Does Exercise Really Make You Feel Better? And How Quickly?

According to a recent study conducted by Jutta Mata of the Department of Psychology at Stanford University, even a short burst of physical activity can turn that frown upside down. Exercise has been shown to be both physically and mentally beneficial. People who engage in regular exercise tend to have fewer infections, lower body-fat percentages, and better psychological health than people who are sedentary. In fact, research has shown that exercise can decrease feelings of anxiety and lower blood pressure. Although there has been abundant research dedicated to the benefits of physical exercise and mental health, few studies have looked at the immediate effects of exercise. Specifically, no study has measured how someone’s mood is influenced in the moments following a burst of physical activity.

Mata wanted to explore how exercise, which also has been shown to protect people from symptoms of depression, would affect the mood of people with a history of major depressive disorder (MDD) and those without after they were exposed to sad mood cues. For the study, Mata enlisted 41 women with MDD and 40 with no history of depression and had some of them engage in 15 minutes of intense physical exercise while some did not. Immediately after, all the participants were exposed to two separate sad mood induction cues. Mata found that the women who exercised had much smaller increases in negative affect than those who did not. In particular, the sedentary women who had a history of MDD had the steepest increase in negative affect.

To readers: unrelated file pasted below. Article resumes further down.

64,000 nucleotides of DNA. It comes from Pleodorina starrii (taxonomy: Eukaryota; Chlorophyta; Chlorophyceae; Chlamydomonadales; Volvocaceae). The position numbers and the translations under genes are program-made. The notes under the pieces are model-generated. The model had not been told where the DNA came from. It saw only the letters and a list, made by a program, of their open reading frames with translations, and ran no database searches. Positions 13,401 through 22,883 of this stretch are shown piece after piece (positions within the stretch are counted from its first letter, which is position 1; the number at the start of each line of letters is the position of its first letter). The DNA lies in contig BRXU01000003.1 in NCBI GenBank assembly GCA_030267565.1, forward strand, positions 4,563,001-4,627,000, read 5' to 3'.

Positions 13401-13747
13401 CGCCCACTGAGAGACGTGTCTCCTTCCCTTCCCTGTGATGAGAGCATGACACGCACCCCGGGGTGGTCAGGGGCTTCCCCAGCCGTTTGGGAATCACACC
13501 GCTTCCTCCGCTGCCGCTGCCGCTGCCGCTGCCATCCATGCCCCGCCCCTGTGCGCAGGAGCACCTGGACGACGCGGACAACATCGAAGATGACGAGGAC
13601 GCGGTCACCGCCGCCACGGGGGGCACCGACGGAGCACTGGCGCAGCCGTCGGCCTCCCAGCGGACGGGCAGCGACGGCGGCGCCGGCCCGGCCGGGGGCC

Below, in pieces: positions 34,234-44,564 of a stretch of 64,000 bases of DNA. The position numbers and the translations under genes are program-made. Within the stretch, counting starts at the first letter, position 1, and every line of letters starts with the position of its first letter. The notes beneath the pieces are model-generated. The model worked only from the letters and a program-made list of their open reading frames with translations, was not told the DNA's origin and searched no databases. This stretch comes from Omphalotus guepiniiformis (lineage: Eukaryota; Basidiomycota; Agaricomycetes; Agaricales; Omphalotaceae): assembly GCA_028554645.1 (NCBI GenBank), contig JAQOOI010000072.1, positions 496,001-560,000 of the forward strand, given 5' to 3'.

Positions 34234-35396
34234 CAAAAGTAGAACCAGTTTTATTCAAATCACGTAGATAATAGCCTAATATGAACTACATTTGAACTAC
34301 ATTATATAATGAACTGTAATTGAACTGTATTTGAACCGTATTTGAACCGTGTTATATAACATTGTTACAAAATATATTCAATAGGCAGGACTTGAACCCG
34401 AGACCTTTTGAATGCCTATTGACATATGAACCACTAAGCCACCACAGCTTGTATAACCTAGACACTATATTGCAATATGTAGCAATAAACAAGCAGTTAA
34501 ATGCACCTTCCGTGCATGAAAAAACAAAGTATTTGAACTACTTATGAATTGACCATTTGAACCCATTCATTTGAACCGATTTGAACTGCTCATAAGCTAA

Mata also found that exercise increased positive affect in the participants prior to exposure to the sad mood cues. And although that increase was not sustained after the mood induction, positive affect remained higher in the women who exercised when compared to those who did not. Mata noted that the results of this study reveal only the exercise/affect effect after one episode, not over extended periods. Additionally, the findings are limited by the fact the participants were selected based on history of MDD; other conditions were not considered. “It will be important in future research to systematically examine psychological and physiological mechanisms that might underlie the effects obtained in this study,” Mata said. These limitations notwithstanding, the results of this research provide support for the psychological benefits of physical exercise, even in small doses.

Reference:
Mata, J., Hogan, C. L., Joormann, J., Waugh, C. E., Gotlib, I. H. (2012). Acute exercise attenuates negative affect following repeated sad mood inductions in persons who have recovered from depression. Journal of Abnormal Psychology. Advance online publication. doi: 10.1037/a0029881

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  • Wendy

    Wendy

    October 3rd, 2012 at 12:27 PM